Labour coalition

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Labour coalition
Leader Malachi Curran
Founded 1996
Dissolved 1998
Ideology Trade Unionism
Social Democracy
Politics of Northern Ireland
Political parties

Labour was represented in the Northern Ireland peace process by a loose coalition of left wing and labour groups, including Militant Tendency (forerunners of the Irish Socialist Party), the Newtownabbey Labour Party and the British and Irish Communist Organisation.[1] The coalition was formed to stand in the 1996 Northern Ireland Forum elections. It was listed in the enabling legislation simply as "Labour".[2] A Trotskyist group, No Going Back, was also listed in the legislation, but did not put forward candidates and instead supported the Labour group.[3]

The coalition gained only 6,425 votes (0.85% of the total), winning no seats, but as the tenth most successful grouping in the election, it was entitled to two "top-up" seats on the Forum.[3] The seats were taken by the first two named on the Regional List of Candidates, Malachi Curran and Hugh Casey.[4] Both were former Social Democratic and Labour Party (SDLP) councillors.[1]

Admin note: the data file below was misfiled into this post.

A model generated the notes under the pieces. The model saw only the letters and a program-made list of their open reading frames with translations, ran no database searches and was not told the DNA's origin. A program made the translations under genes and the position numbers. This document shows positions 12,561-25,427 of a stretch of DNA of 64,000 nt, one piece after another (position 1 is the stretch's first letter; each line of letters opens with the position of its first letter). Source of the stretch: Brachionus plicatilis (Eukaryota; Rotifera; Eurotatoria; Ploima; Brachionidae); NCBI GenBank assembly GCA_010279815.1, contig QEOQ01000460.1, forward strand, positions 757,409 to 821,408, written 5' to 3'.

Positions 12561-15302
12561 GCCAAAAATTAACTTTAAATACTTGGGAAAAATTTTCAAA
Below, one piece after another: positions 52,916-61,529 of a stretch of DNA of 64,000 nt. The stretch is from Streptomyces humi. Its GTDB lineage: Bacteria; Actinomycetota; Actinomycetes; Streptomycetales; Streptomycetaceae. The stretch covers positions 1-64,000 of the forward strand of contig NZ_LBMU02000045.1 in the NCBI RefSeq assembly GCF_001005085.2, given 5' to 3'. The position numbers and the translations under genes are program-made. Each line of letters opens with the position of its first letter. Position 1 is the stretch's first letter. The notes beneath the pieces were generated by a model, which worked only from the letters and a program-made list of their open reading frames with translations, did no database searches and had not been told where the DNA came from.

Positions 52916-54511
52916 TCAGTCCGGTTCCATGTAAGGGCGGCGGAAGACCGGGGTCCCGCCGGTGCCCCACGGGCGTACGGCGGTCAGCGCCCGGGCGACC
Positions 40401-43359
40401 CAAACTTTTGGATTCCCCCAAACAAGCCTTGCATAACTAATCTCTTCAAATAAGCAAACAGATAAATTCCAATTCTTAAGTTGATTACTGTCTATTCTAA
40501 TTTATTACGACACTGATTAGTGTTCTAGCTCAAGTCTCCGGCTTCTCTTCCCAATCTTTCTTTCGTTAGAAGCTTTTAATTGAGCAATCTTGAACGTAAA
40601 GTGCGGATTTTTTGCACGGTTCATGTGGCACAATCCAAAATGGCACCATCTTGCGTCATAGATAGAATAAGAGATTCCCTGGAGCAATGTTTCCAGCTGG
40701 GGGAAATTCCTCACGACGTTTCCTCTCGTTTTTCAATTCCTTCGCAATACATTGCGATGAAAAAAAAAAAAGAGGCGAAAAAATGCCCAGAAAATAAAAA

The coalition split shortly after the election. Mark Langhammer of the Newtownabbey Labour Party, originally the leader of the group, severed his connection with it, and Malachi Curran replaced him as nominating representative for Labour, notice being posted in the Belfast Gazette of 16 August 1996.[5] Curran represented Labour in the talks that led to the Good Friday Agreement in 1998, and later expressed the view that the smaller parties played a "very crucial part" in the success of the talks.[6] The contribution of Labour to the talks was acknowledged when Curran was co-recipient, with the leaders of the other parties, of both the W. Averell Harriman Democracy Award and the John F. Kennedy Profile in Courage Award.[7][8]